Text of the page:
The Marxist-Leninist Militants Linked to the Jerusalem Synagogue Attack
It’s not clear at present which, if any, Palestinian militant organization was behind Tuesday’s attack at an Orthodox synagogue in Jerusalem. The incident led to at least four deaths, including those of three Israeli-American citizens.
But the two men who carried it out are now believed to have ties to the Abu Ali Mustafa Brigades, the armed wing of the Popular Front for the Liberation of Palestine (PFLP), a Marxist-Leninist guerrilla group. Udai Abu Jamal and Ghassan Abu Jamal, said to be cousins, were shot dead by police after they burst into a synagogue in an ultra-Orthodox neighborhood, wielding axes, knives and guns. The Islamist group Hamas praised the attack but did not take credit for it. Israeli authorities have authorized the demolition of the assailants’ homes in east Jerusalem, a tactic they believe will dissuade other militants.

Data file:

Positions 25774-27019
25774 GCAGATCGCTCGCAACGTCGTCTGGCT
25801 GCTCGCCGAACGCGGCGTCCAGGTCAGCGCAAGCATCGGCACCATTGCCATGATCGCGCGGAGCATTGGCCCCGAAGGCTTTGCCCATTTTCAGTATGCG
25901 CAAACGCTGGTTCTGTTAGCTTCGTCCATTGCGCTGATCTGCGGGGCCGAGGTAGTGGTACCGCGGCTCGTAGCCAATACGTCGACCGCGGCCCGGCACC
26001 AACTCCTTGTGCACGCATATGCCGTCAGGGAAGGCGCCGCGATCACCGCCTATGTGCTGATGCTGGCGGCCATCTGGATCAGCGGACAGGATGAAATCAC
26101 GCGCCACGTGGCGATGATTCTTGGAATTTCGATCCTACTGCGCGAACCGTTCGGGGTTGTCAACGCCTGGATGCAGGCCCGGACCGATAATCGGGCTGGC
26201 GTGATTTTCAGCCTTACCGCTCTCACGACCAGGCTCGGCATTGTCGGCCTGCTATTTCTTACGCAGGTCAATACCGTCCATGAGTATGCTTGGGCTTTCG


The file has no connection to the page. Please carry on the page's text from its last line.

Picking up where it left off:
The PFLP dubbed the attack a “heroic operation,” according to Reuters. The latest communique on its English language Web site is dated from Nov. 13; in it, the organization urges an “escalation of uprising” in the West Bank and Jerusalem, a city which has seen a sharp rise in tensions between Arabs and Israeli Jews in recent months.
The group is considered a terrorist organization by the United States and other Western countries, but its ideology has very little in common with Hamas, whose jihad against Israel has blown hot and cold over the past two decades. Its legacy is a reminder of the older, secular nature of Palestinian militancy against Israel and Israel’s occupation of the West Bank and Gaza since the 1960s.
The PFLP was founded in 1967 by George Habash, a Palestinian Orthodox Christian animated by the pan-Arabism of then Egyptian President Gamel Abdel Nasser and the insurgent socialism that inflamed anti-colonial struggles in many parts of the world at the time. At its peak, the PFLP was one of the leading factions within the Palestinian Liberation Organization, alongside the Fateh party of the late Palestinian leader Yasser Arafat and Mahmoud Abbas, the beleaguered current president of the Palestinian Authority.